How do you avoid getting colds? Even as public health authorities concern themselves with Covid-19 and RSV (respiratory syncytial virus), that’s a common question.
Garden-variety viral upper respiratory infections (URIs) lead people to seek medical help more than 25 million times a year with costs that top $22 billion. Most adults catch two or three colds a year. Kids, with their developing immune systems, get an average of eight colds annually.
5 Ways to Keep Your Upper Respiratory Tract Healthy
Of course, there is no way to guarantee you won’t catch a cold. However, there are things you can do to help protect yourself.
Follow Good Hygiene and Cleanliness Practices
It makes sense to begin your anti-infection efforts with good hygiene.
Try to always sneeze into a tissue that should be thrown away before you wash your hands thoroughly. (Don’t have a tissue? Sneeze into the crook of your arm.)
For handwashing, “the magic timing is 30 seconds,” says the team atTeladoc Health. “Sing “Happy Birthday” in your head while circulating hot, soapy water over your hands up to your wrists and under your fingernails.” Afterwards, keep your hands away from your eyes, nose and mouth.
You should also keep countertops in the bathroom and kitchen clean, especially if someone in the house has a cold. (If a family member is ill, wash toys before and after your child plays with them.) Also clean often-handled surfaces like doorknobs, remotes and cell phones; don’t forget your computer keyboard and mouse (including the mouse pad).
Because dry indoor air promotes the spread of viruses, use a humidifier. Putting moisture in the air can be especially helpful if you experience breathing problems at night whether you have a cold or not.
Eat Properly and Get Regular Exercise
Like the rest of your body, your immune system’s health depends on what you feed it. As the Veterans Administration’shealthcare division notes, “Nutrition may be the single most important factor in optimizing immune function.”
Eating plenty of fresh produce and whole grains is a good start to a healthy diet; gohere for foods that are especially helpful in immune support. Filtered water and green tea are your best hydration options.
Staying fit also helpsbolster your defenses. According to the VA, “moderate amounts of regular exercise improve immune function and decrease the risk of developing a URI.” (Just don’t overdo it, since prolonged intense exercise has been linked to increased URI risk.) Try for 30 to 40 minutes of aerobic exercise most days of the week at, in the VA’s words, “an intensity that allows talking but not singing.”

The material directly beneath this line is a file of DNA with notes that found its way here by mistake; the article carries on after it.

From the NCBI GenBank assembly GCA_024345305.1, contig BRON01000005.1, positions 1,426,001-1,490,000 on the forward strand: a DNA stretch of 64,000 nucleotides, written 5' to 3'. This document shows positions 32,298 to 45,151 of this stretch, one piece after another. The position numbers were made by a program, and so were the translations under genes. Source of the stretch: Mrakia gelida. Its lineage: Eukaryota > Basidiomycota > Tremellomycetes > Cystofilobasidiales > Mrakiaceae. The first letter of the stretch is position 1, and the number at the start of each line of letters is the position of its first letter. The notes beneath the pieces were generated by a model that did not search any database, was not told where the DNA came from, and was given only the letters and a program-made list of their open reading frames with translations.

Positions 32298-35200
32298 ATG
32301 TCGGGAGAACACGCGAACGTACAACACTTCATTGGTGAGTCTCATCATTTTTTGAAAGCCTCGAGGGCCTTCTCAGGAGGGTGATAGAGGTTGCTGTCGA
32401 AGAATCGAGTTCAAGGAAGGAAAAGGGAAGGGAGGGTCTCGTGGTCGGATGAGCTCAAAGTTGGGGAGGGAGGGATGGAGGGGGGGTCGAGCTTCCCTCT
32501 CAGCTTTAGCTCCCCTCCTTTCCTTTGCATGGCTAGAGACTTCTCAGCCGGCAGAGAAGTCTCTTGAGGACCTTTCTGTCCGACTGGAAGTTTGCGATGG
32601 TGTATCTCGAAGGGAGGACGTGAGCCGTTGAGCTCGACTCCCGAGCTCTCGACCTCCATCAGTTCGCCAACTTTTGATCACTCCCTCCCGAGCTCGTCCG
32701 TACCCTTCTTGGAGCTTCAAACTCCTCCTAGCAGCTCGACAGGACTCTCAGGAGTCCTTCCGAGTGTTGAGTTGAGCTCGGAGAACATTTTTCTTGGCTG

Get Enough Sleep
Sleep doesn’t just do wonders for your energy levels and your mood—it improves immunity as well.
“Studies have shown that sleep deprivation leads to decreased immune function, leading to increased frequency of infections,” says the VA. “In contrast, sleep strengthens the immune response.”
You should get between 7 and 8 hours of sleep a night; if you’re having issues with sleeplessness, gohere.
Work on Your Mental and Spiritual Wellness…
The connections between mental well-being and physical health, including immune health, can be profound.
The VA notes that both mindfulness meditation, which “fosters an ability to take a step back and notice our reactions to external stimuli,” and guided imagery, which provides “guidance to encourage patients to find solutions to problems by exploring their existing inner resources,” have been linked to reductions in URI symptoms.Yoga may also help.
Likewise, the VA notes that people who enjoy a rich spiritual life appear to also enjoy more robust immune function.
Mental and spiritual wellness both help protect you against the effects of stress, a known factor in lowered immunity. Gohere to learn more.
…and That Includes Maintaining Strong Relationships
One way to support your mental health involves having close ties with family and friends. According to the VA, “Studies have found that more negative or hostile behaviors during discussions focused on conflict, marital disruption or the chronic stress of caring for a relative with Alzheimer's disease can suppress immune function.”
Gohere for ways to stay close to the ones you love.
Home Care for Upper Respiratory Infections
Most URIs are viral in nature, so antibiotics aren’t going to help (and may actually cause harm by leading to antibiotic resistance). A cold just has to run its course.
Here are ways to ease your symptoms courtesy of theMayo Clinic:
- Stay home and rest. (As Teladoc Health puts it, “you can protect your co-workers—and possibly recover faster—if you take a day or two away from the office to focus on getting well.”)
- Stay hydrated with water, juice or clear broth. Alcohol, coffee and caffeinated sodas can make dehydration worse.
- Drink warm tea or lemon water to help loosen congestion. Honey may help coughs in adults and children age 1 or older.
- Use a saltwater gargle, 1/4 to 1/2 teaspoon salt dissolved in an 8-ounce glass of warm water, to temporarily relieve a sore or scratchy throat. Ice chips, lozenges or hard candy may also help, especially in children too young to gargle; make sure they can’t choke on what you give them.
- You can use a steam inhaler or try letting the water run hot after you finish showering and then breathing in the steam.
- Keep the bedroom warm but not overheated and add a humidifier if needed (kept clean to prevent microbial growth).
- Nasal irrigation using a neti pot filled with saline solution works for many people. Always use warm, filtered water.
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